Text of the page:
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Mikhail Grabovski of the Toronto Maple Leafs skates with the puck in a game against the Boston Bruins on April 3, 2010 at the Air Canada Centre in Toronto, Ontario. (Claus Andersen/Getty Images)
Mikhail Grabovski of the Toronto Maple Leafs skates with the puck in a game against the Boston Bruins on April 3, 2010 at the Air Canada Centre in Toronto, Ontario. (Claus Andersen/Getty Images)

David Shoalts

Burke's next move? Shipping out Grabovski Add to ...

Brian Burke gave another of his masterful performances at the podium yesterday in wrapping up his hockey team's lousy season and pointing (once more) to a playoff finish next year.

Through a shower of hilarious rants - "I'm not interested in a five-year rebuild. You say Pittsburgh? Well Pittsburgh picked a ball out of a drum to get Sidney Crosby. Don't tell me there's skill there. They won a goddamn lottery." - the Toronto Maple Leafs general manager dissected where things went wrong this season (Vesa Toskala's goaltending) and how he expects the team to make the playoffs next year with the addition of a couple of forwards and the beefing up of a few already on the roster.

To that end, it is fair to say that Mikhail Grabovski has probably played his last game as a Maple Leaf while Tomas Kaberle, subject of so much trade speculation, has not.

While Burke said he will listen to offers for Kaberle once the no-movement clause in the defenceman's contract lifts for the summer, he will not actively look for buyers. "My job is to listen," Burke said. "We're going to take advantage of the window, but we're not going to shop him around."

Kaberle, 32, has one year left on his contract at $4.25-million (all currency U.S.), a good number for the salary cap. Burke said he told Kaberle discussions on an extension "is the next possibility" and that Kaberle "made it clear he wants to stay."

Kaberle will stay if Burke cannot get the price he wants. Burke is looking for a first-round pick in the entry draft and a top-six forward. However, since Kaberle played so poorly during the last couple of months of the season, Burke will have a difficult time getting his price.

Burke will enter his third training camp and second full season as GM in September. He reiterated yesterday he has employed the same philosophy with the Leafs as he has in his previous three NHL stops as a general manager.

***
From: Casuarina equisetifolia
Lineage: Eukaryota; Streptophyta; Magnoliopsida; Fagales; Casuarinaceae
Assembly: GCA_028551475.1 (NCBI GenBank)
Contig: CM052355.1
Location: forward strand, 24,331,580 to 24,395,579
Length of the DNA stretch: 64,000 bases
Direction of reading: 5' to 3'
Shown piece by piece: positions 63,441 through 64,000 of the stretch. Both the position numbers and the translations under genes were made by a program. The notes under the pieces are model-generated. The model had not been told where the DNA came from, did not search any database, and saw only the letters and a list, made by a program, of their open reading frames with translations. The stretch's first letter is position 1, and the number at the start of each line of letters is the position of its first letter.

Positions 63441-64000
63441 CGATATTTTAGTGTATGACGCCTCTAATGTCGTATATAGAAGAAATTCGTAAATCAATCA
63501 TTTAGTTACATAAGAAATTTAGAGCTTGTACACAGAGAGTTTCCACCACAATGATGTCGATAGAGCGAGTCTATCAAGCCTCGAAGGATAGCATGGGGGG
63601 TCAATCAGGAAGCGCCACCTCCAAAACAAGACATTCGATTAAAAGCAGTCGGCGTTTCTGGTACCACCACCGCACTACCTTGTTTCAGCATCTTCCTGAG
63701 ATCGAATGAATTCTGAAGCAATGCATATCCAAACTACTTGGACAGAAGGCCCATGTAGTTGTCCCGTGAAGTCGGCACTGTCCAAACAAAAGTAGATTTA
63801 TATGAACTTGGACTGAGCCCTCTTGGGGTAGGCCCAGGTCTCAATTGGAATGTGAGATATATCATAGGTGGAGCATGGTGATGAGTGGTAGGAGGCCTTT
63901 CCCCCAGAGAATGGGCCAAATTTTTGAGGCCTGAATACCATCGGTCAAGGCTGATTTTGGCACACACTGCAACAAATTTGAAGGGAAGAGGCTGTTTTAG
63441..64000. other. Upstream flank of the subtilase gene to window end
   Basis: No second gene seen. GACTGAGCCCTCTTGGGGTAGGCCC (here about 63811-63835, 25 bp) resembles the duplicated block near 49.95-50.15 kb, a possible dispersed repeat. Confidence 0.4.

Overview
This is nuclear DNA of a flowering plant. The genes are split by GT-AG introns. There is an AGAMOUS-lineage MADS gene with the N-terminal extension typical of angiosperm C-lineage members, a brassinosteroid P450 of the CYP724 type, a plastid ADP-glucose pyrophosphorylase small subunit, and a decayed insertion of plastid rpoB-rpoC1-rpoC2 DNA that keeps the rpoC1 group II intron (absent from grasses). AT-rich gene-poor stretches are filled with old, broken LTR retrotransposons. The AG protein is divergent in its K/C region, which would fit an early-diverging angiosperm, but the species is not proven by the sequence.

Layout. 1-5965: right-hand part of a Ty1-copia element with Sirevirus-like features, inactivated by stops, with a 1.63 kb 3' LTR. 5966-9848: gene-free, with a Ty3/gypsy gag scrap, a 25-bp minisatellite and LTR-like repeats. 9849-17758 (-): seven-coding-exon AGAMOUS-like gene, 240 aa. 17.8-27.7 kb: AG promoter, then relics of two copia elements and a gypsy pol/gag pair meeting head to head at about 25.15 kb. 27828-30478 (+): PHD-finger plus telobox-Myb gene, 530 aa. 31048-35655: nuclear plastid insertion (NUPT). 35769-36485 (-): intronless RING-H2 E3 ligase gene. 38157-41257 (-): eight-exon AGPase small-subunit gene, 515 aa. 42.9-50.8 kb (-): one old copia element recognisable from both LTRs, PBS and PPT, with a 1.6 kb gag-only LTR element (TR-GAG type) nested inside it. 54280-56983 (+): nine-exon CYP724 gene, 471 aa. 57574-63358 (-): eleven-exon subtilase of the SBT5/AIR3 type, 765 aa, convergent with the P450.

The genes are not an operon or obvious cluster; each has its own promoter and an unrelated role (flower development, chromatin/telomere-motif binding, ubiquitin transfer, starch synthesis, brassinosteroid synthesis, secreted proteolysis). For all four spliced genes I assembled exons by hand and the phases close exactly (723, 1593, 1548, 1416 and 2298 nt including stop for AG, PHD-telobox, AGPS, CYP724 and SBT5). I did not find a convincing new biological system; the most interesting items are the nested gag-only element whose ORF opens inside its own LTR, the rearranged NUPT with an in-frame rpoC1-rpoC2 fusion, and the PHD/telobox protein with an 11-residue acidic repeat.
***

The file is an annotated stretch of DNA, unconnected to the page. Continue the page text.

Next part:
"I want skilled, belligerent teams built from the net out," he said. "I'm not interested in a five-year rebuild."

Burke said the goaltending is set with Jean-Sébastien Giguère and Jonas Gustavsson. The latter will be a restricted free agent July 1 but Burke says he expects to re-sign him and forward Nikolai Kulemin, who is in the same category. With the defence set, Burke said his goal is to add a top-six forward through a trade or free agency plus a couple of tough customers to play among his bottom six forwards. And he would like to regain at least one of the first-round picks he traded for Phil Kessel but, please, let's not get on that discussion again.

Which brings us to Mr. Grabovski. He is a smallish, one-dimensional centre who does not score nearly enough (34 points in 55 games) to justify his $2.9-million stipend, which has two years left to run. Burke would not comment, but those who know him insist there will be no room on the Leafs for three centres on the small side and especially no room on their payroll, which is at $49.7-million for next season.

Tyler Bozak, who has been told to hit the weight room this summer along with Luca Caputi and Kessel, will be one of the Leafs' top two centres next season, and Nazem Kadri is expected to be the other.

Burke stopped short, however, of guaranteeing Kadri will make the jump from junior hockey.

"Hell no," the GM said when someone asked if he will be a lock.

However, all concerned dearly hope Kadri picks up where he left off in this year's Ontario Hockey League playoffs next fall and there is no reason to think otherwise. That means a pink slip for Grabovski. Burke will not be asking for much in return, certainly not the second-round pick interim GM Cliff Fletcher gave up for him a couple of years ago. The benefit here will be the cap room that will allow Burke more flexibility to finish tinkering with the roster.

Another player targeted for a pink slip is defenceman Jeff Finger. The part-time player has two years left on a contract that pays $3.5-million annually. That guarantees he cannot be traded, so unless Finger turns into Bobby Orr at training camp, he is bound to be the highest-paid Toronto Marlie (if not the highest-paid player in the American Hockey League).

Also on the bubble are centres Wayne Primeau and Rickard Wallin. They are set to be unrestricted free agents, and Burke said he told both of them he doesn't know if he will offer them new contracts. That will depend on his success at upgrading his bottom-six forwards.

Follow on Twitter: @dshoalts

 

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